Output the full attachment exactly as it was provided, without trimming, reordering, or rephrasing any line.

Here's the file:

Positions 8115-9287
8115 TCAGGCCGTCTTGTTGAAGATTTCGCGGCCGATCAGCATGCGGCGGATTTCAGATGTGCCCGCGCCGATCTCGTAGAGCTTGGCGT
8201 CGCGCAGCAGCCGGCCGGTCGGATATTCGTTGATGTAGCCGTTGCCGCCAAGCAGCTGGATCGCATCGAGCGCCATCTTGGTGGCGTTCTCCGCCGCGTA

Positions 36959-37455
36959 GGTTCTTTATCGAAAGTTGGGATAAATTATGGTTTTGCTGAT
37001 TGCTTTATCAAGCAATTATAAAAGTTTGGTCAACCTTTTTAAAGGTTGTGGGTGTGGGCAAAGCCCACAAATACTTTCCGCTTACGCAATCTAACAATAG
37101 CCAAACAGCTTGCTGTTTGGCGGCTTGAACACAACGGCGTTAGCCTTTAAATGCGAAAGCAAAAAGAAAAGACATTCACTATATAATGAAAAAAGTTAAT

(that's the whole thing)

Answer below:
Positions 8115-9287
8115 TCAGGCCGTCTTGTTGAAGATTTCGCGGCCGATCAGCATGCGGCGGATTTCAGATGTGCCCGCGCCGATCTCGTAGAGCTTGGCGT
8201 CGCGCAGCAGCCGGCCGGTCGGATATTCGTTGATGTAGCCGTTGCCGCCAAGCAGCTGGATCGCATCGAGCGCCATCTTGGTGGCGTTCTCCGCCGCGTA

Positions 36959-37455
36959 GGTTCTTTATCGAAAGTTGGGATAAATTATGGTTTTGCTGAT
37001 TGCTTTATCAAGCAATTATAAAAGTTTGGTCAACCTTTTTAAAGGTTGTGGGTGTGGGCAAAGCCCACAAATACTTTCCGCTTACGCAATCTAACAATAG
37101 CCAAACAGCTTGCTGTTTGGCGGCTTGAACACAACGGCGTTAGCCTTTAAATGCGAAAGCAAAAAGAAAAGACATTCACTATATAATGAAAAAAGTTAAT